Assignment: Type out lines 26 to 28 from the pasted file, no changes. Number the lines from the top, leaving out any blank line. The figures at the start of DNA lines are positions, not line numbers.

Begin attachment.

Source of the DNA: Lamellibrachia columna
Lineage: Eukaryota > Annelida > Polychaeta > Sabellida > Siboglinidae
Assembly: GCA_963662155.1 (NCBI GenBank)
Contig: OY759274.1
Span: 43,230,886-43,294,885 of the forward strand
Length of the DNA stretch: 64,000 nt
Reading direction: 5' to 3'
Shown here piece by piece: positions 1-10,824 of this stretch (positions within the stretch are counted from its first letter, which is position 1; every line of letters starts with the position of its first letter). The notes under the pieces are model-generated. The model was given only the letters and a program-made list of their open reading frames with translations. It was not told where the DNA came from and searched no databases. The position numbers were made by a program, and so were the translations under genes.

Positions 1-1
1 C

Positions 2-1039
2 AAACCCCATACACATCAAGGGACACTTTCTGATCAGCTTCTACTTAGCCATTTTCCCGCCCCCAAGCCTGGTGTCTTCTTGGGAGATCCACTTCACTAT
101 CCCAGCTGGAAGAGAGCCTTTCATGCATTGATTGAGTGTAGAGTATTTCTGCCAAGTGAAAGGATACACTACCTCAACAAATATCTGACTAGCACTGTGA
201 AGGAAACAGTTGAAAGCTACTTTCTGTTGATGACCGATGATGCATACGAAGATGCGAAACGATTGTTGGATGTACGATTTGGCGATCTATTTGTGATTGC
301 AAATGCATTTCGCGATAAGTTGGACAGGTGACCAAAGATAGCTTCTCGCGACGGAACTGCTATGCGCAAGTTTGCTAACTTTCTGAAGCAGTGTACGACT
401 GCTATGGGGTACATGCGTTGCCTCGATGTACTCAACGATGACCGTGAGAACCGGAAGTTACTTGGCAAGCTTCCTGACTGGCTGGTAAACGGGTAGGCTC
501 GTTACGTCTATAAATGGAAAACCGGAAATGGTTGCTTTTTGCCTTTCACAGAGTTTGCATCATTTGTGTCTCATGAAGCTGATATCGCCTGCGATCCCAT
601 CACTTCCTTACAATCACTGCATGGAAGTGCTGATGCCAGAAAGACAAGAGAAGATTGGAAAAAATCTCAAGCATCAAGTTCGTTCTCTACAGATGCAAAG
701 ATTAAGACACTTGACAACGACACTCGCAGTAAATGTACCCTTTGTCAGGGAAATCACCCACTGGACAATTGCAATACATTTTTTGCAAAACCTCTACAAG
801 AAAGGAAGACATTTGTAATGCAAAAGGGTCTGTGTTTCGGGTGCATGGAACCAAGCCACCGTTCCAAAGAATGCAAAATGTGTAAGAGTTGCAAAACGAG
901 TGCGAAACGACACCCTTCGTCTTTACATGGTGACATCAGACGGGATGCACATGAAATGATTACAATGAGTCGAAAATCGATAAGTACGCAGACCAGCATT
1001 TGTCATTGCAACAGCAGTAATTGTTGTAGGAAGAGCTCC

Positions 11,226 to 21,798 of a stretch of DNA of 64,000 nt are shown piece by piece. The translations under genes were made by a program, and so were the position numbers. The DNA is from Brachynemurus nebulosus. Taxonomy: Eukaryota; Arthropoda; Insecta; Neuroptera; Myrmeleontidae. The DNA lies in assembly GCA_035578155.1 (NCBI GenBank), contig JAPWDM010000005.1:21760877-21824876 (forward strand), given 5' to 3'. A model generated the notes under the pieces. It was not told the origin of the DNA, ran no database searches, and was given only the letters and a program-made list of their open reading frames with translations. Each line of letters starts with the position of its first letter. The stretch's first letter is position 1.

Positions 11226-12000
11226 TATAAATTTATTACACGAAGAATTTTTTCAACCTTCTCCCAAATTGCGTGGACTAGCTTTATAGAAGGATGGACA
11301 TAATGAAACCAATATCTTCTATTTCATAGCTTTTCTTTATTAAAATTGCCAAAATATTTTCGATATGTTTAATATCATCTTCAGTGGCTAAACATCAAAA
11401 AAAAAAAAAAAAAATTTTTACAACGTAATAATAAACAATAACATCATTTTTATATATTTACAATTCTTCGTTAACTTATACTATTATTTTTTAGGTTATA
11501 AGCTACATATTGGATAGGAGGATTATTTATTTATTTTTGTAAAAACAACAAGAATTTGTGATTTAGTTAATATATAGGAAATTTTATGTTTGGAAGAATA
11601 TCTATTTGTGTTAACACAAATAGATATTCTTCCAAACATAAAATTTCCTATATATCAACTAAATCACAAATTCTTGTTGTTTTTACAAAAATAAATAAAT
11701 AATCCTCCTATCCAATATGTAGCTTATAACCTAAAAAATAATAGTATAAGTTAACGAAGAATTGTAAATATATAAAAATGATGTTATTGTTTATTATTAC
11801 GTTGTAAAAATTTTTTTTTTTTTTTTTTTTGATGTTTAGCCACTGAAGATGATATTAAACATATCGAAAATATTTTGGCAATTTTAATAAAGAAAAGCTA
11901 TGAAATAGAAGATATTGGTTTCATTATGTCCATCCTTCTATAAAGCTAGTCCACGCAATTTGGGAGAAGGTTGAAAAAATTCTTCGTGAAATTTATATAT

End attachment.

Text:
11301 TAATGAAACCAATATCTTCTATTTCATAGCTTTTCTTTATTAAAATTGCCAAAATATTTTCGATATGTTTAATATCATCTTCAGTGGCTAAACATCAAAA
11401 AAAAAAAAAAAAAATTTTTACAACGTAATAATAAACAATAACATCATTTTTATATATTTACAATTCTTCGTTAACTTATACTATTATTTTTTAGGTTATA
11501 AGCTACATATTGGATAGGAGGATTATTTATTTATTTTTGTAAAAACAACAAGAATTTGTGATTTAGTTAATATATAGGAAATTTTATGTTTGGAAGAATA